Fantasy Review: ‘Firebrand’ by Gillian Philip

FirebrandWhat was this book about?  The question is not rhetorical, I am not really sure I can answer it adequately.  The easy answer is it is about Fairies caught up in a sixteenth century witch-hunt; at least for half the book.  From there it is a slow burning buildup to possible rebellion.  Which sounds like a disjointed approach but the two halves transition seamlessly and do read as one tale.  But it’s not really historical fantasy, only a small portion takes place in ‘the real world.’   And it isn’t much of a Faerie tale; outside of longer lives the Sidhe live lives almost identical to the mortals many of them look down on.

The series is called Rebel Angels, and perhaps because of that I spent half my reading time drawing parallels between the land beyond the veil in which the Sidhe live to a bastardized garden of Eden.  I have some nice notes about the parallels of exiled Sidhe and angels on earth; some ideas about how a religion could have grown from misunderstood fairies.  Even had a nice heavenly revolt in the form of the protagonist’s building antagonism toward the Sidhe queen.  At which point I actually Googled ‘Sidhe’ and realized they were just a localized version of the same Fae present in fantasy all over.  So all my comparisons are probably in my head.  Oh well.

Seth makes an interesting protagonist; a bit of hothead, not always the sharpest around, but fairly competent and with a realistic mix of compassion and selfishness.  His brother went from a bit too perfect in the early going to someone who had a few flaws; the brotherly love between the two was very strong.  Likewise the young lady introduced in the prologue, at the time about to be burned as a witch, starts a prop to be saved and turns into half of a very bittersweet romance.  One of the better played romantic angles I have read recently; the different life spans between Seth and the mortal girl provides some very interesting implications.  Rare book that I wish had focused more on its romantic elements.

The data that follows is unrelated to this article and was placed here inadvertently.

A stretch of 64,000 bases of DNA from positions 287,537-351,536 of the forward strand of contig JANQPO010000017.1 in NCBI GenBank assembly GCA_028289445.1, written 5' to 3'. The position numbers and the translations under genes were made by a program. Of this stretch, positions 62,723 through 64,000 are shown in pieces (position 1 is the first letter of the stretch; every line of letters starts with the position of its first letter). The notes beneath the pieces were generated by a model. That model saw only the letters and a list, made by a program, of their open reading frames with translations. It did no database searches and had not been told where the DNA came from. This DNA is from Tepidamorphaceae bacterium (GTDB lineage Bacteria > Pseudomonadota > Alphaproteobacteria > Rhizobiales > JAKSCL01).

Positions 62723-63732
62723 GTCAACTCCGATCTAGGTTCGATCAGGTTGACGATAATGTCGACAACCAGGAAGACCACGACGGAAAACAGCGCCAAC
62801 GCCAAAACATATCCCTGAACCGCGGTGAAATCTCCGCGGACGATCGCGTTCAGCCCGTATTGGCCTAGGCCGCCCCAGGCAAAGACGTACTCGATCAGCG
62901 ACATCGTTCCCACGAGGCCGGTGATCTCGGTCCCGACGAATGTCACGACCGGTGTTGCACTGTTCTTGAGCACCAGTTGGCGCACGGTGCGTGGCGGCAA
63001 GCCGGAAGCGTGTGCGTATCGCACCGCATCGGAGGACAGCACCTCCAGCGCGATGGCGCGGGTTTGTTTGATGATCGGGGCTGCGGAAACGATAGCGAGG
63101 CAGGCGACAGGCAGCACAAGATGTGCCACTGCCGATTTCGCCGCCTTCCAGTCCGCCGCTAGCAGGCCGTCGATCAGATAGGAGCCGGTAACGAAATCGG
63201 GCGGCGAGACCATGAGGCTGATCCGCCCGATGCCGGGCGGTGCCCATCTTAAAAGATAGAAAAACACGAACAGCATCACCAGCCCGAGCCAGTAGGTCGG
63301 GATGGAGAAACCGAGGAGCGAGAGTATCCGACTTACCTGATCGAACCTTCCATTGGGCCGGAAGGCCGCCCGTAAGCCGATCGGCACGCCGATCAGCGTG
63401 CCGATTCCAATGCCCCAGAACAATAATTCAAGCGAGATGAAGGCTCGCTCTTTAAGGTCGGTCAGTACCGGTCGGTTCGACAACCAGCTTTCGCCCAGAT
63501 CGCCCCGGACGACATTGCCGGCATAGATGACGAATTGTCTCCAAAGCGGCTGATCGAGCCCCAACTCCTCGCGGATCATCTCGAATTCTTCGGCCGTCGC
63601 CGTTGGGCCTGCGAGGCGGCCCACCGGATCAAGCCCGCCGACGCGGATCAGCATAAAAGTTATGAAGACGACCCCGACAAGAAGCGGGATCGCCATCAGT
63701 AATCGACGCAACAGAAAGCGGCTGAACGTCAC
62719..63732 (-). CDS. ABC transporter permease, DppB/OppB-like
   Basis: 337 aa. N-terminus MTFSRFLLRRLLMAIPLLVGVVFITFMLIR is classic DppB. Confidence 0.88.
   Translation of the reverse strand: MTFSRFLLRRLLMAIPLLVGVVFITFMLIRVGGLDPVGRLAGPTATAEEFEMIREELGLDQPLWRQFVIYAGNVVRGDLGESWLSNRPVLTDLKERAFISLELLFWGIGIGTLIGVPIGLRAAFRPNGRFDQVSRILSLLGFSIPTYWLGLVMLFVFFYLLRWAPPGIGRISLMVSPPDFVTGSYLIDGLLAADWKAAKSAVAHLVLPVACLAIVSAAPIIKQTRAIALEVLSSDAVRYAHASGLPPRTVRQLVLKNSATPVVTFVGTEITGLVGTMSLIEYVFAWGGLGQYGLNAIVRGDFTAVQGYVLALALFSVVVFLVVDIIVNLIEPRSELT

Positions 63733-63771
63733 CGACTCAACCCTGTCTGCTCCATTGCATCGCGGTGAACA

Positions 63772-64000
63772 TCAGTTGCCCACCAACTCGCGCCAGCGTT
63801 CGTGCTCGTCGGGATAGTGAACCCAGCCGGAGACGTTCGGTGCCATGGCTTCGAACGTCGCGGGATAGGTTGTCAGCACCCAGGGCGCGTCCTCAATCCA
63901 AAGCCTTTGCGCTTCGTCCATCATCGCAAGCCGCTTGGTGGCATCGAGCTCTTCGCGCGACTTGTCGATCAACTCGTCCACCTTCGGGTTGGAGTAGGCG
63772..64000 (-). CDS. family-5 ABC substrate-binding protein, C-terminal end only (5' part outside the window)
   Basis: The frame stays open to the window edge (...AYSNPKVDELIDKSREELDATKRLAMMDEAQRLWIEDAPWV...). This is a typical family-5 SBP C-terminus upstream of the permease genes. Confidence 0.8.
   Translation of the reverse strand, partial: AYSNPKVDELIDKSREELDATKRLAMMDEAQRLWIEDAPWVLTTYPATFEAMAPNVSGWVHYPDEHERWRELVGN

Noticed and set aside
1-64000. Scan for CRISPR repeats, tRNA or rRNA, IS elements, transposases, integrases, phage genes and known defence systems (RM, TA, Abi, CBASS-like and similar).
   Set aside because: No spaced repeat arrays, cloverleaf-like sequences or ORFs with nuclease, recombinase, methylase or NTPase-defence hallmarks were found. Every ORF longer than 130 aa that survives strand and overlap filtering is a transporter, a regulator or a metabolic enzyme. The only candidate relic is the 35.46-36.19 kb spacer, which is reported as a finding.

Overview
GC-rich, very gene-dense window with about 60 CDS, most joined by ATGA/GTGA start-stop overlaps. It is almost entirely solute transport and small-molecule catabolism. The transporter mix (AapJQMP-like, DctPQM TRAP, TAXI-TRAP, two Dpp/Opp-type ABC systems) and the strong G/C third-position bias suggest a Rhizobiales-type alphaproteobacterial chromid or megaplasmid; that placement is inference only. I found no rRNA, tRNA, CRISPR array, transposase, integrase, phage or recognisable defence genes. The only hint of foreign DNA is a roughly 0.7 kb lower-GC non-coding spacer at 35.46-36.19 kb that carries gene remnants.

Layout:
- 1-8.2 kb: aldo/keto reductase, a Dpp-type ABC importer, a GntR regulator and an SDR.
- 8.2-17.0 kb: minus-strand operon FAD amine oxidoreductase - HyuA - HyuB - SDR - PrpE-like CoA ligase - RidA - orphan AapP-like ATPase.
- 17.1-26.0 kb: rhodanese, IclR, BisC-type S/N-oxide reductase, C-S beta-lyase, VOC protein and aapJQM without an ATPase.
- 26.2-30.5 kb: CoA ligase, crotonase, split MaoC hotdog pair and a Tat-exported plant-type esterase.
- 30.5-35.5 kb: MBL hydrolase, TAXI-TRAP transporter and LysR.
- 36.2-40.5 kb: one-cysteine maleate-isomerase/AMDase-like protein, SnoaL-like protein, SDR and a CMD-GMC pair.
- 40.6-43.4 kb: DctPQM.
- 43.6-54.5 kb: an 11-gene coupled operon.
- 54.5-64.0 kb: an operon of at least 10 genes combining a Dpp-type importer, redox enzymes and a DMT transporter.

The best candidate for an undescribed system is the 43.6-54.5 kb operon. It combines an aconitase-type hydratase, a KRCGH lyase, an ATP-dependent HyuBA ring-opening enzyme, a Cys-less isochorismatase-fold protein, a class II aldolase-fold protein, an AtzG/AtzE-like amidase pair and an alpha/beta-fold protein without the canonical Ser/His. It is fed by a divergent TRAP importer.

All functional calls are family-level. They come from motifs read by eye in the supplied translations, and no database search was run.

The story itself was strait forward enough, fast moving and easy to follow.  My issue is deciding if I actually enjoyed it or not.  It was good enough to keep reading but never surprised me, never mesmerized me, never really made me care.  I spent more time thinking about the implications of Sidhe=Angel thing, and occasionally trying to figure out minor rules of this fictional universe (wait, was that a witchhunt in the land behind the veil?), than I really spent dissecting the main plot.  I got lost when it came to characters; a strange place to find myself considering how small the cast really was.  For instance one character in fairyland held an intense dislike of Seth and I couldn’t find if or where we were told why.

Eh, not every book works for every reader.  With an interesting protagonist and different path than the typical English faeries , Firebrand should(and has) appeal to many people.  But a lackluster plot didn’t do a whole lot for me and I have little interest in following through with the next book in the series.

3 Stars


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